Alas, 'twas the only novel Miller completed during his lifetime.
I wrote those bolded words in case I needed to provide my own segue. But as I think Obi Wan said: "There is hope! There is another one
Canticle Author Unsung Even In Death
Walter M. Miller Jr.'s Suicide Caused Hardly A Ripple.
His Just-published Sequel[##], Though, Has Provoked Interest In His Work.
[....] A best seller can capture the mood of a moment and be forgotten 3 years later, but for a novel to sell 2 million copies over 37 years, which Canticle has done, it has to offer something extraordinary. [....]
Miller was deeply affected by the 55 missions he had flown over Italy in World War II as part of a bomber crew. One of these involved bombing the Monte Cassino monastery, a centuries-old repository of knowledge that was taken over by the Germans as an artillery spotting post. Miller later agonized over his role in the destruction - only the latest the holy site had suffered over the ages - and it probably played a role in his becoming a Catholic for a decade or so after the war. It definitely played a role in the creation of Canticle.
I don't know much about the author. I wonder what he thought about Vatican II and the changes. I wonder if he kept the faith or abandoned it when it became absurd in the Novus Ordo. I believe he would have hated the Novus Ordo, just based on what I read in his book.
Miller was apparently a postwar convert to Catholicism
. I'm sure that many of us here would prefer to read, about anyone whom we already know abandoned the Faith, that it happened because of Vatican II
. But that would require fitting 1 decade precisely into a period of not quite 2½ decades (i.e.: 1945--ca.
1970). I've yet to see any biographic article that addresses whether Miller's time as "Catholic for a decade
or so after the war
" was ended by Vatican II, and from what I've read, I infer that the necessary data, even if "out there" in the form of a diary or personal correspondence, ain't gonna be released by his protective family--not no how, not no where--but I have no privileged knowledge.
"Walt was deeply depressed by post-traumatic stress disorder and had been for half a century," says writer Joe Haldeman, who was the closest thing Miller had to a friend in the science-fiction world. "I don't know how many people he felt responsible for killing, but it was a lot." [....]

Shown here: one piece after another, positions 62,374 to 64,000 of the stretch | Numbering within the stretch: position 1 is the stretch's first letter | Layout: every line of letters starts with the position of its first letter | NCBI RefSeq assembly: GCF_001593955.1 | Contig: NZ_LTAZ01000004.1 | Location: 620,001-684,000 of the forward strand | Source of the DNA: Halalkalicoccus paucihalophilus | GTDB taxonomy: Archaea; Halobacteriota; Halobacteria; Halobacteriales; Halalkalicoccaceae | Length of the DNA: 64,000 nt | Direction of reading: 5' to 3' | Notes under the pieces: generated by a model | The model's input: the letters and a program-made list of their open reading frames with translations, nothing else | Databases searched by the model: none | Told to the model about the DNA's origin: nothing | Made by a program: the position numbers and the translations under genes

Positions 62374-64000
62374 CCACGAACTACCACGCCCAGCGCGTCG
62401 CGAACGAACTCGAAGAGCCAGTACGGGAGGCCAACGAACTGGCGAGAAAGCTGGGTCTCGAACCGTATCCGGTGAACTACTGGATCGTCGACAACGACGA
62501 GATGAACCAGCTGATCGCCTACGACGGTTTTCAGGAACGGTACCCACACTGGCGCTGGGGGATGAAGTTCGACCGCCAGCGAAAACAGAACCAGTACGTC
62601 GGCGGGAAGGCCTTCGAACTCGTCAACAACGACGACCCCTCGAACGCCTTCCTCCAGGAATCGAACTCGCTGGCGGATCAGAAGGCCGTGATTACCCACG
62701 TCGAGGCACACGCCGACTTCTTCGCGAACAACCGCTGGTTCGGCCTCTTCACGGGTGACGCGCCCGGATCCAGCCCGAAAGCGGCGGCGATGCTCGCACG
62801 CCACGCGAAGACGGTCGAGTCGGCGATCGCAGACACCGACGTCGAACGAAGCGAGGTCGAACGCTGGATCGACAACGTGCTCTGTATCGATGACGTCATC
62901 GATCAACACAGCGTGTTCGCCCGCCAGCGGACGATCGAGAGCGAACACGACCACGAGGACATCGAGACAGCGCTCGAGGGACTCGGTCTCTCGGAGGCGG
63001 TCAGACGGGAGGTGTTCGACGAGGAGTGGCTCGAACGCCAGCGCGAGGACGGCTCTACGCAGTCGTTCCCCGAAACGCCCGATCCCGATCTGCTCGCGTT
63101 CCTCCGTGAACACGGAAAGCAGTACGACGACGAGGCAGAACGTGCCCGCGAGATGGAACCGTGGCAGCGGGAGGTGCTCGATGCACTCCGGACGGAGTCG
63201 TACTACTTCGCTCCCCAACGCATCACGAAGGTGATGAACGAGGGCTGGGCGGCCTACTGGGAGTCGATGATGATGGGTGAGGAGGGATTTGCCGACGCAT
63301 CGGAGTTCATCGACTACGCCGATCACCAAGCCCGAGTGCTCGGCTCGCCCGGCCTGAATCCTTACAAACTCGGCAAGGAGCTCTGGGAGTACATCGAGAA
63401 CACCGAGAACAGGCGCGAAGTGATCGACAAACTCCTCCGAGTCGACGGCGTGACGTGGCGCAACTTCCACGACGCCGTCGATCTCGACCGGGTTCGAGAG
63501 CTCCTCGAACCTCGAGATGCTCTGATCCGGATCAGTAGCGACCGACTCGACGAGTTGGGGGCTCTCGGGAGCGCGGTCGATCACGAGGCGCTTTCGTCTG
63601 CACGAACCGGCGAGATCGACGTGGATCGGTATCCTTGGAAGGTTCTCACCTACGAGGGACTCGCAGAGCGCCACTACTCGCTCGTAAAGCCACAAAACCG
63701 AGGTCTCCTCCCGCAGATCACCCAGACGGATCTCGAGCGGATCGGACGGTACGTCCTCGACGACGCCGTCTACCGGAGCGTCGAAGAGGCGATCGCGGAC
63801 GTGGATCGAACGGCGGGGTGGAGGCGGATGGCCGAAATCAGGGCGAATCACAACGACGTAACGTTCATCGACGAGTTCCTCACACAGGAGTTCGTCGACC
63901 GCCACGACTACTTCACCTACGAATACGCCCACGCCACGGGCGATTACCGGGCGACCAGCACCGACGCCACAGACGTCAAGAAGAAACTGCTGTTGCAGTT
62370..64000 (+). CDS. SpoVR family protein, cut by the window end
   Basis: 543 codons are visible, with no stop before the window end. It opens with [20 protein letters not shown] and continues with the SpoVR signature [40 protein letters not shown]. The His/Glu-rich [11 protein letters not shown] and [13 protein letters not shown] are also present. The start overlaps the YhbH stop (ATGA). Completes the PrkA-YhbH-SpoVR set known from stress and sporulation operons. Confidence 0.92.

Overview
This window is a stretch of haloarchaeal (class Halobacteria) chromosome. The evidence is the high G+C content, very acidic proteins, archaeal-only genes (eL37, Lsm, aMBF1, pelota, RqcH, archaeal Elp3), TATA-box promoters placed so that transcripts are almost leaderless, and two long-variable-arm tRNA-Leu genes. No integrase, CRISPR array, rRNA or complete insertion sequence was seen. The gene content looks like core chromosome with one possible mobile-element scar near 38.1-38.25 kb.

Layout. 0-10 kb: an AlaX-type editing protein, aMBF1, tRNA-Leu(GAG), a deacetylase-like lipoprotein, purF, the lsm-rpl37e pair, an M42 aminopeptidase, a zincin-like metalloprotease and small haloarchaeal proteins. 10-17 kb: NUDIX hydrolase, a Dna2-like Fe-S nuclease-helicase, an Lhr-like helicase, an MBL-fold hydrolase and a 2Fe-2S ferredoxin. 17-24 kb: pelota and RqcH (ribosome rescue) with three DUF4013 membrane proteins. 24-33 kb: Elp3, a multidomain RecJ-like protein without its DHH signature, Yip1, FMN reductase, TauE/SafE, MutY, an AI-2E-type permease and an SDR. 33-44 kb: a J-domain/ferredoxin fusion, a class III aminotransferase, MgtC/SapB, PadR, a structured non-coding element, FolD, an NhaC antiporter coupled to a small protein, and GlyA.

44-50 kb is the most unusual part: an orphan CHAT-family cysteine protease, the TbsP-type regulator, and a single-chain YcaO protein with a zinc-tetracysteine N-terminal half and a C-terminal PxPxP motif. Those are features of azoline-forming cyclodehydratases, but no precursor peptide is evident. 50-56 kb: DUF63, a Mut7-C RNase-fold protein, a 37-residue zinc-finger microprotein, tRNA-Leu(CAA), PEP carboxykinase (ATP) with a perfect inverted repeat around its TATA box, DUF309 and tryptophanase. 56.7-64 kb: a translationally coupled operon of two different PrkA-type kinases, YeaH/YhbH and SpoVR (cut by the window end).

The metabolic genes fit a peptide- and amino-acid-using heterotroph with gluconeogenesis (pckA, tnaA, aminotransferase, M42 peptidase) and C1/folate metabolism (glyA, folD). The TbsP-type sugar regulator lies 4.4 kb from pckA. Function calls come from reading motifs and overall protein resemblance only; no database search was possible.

The one key person in Miller's life was his wife, Anne [×]. Her death 2 years ago shook him.  In an unconventional letter to the local newspaper in Daytona
- , the author of one of the greatest modern religious novels made it clear he had left Western religion behind. [....]
Miller's longtime agent, Don Congdon, said Miller was "the only client I never met, although we talked a lot." The writer had completed 60 pages of a Canticle sequel a long time ago but then became blocked. "He couldn't get rid of it - it was basically depression and booze."  In the late '80s, Congdon made a 6-figure book deal off those 60 pages, and Miller rose to the challenge by writing 500 more - nearly 90 percent of the book. [....]  It seems instead that, with the end in sight, Miller lost interest. With his blessing, a deal was worked out with novelist Terry Bisson to complete the book. "I figured it was going to be a mess, because this guy had been fooling around with it for years," Bisson recalled. "But it was almost finished. It was not a mess. He had written 592 pages and outlined in some detail how he wanted the book to end."  Miller just couldn't do it himself. "He mentioned to Congdon that trying to finish this book was like trying to spit through a screen," Bisson said. "I think it was psychological - he felt that when he finished the book that would be the end of him."
The sequel is said to be parallel to the 2nd part
of the 3 parts of the novel, which were originally written as 3 separate short-stories.
Note +: <http://articles.orlandosentinel.com/1997-10-09/lifestyle/9710080756_1_canticle-miller-novel
>. This article is concluded on a 2nd Web-page
linked from the 1st.
Note #: Yes, the nationally famous Beach
(Volusia Co.), at the eastern end of what Central Floridans poëtically refer to as "The I(nterstate)-4 Corridor". Miller had been born (1923) a few miles south, on the other side of "Ponce (de Leé) Inlet", at New Smyrna Beach, now federally bounded on the south by Canaveral National Seashore. The oddly unnamed "local newspaper in Daytona", which published a letter from Miller about the death of his wife, is the Daytona Beach News-Journal
, in case anyone is inclined to try to find that letter (I infer a date ca.
Note ##: Saint Leibowitz and the Wild Horse Woman
. I'd be surprised if there weren't CathInfo members who'd be pleased with the opportunity to find & post a link for its purchase.
Note ×: "Anna
(1945-1995)" per Wikipedia article on Miller. So Walter M. Miller Jr. is not
the writer surnamed Miller who was married to Marilyn Monroe; for that much more famous writer, look up Arthur (no relation as far as I know).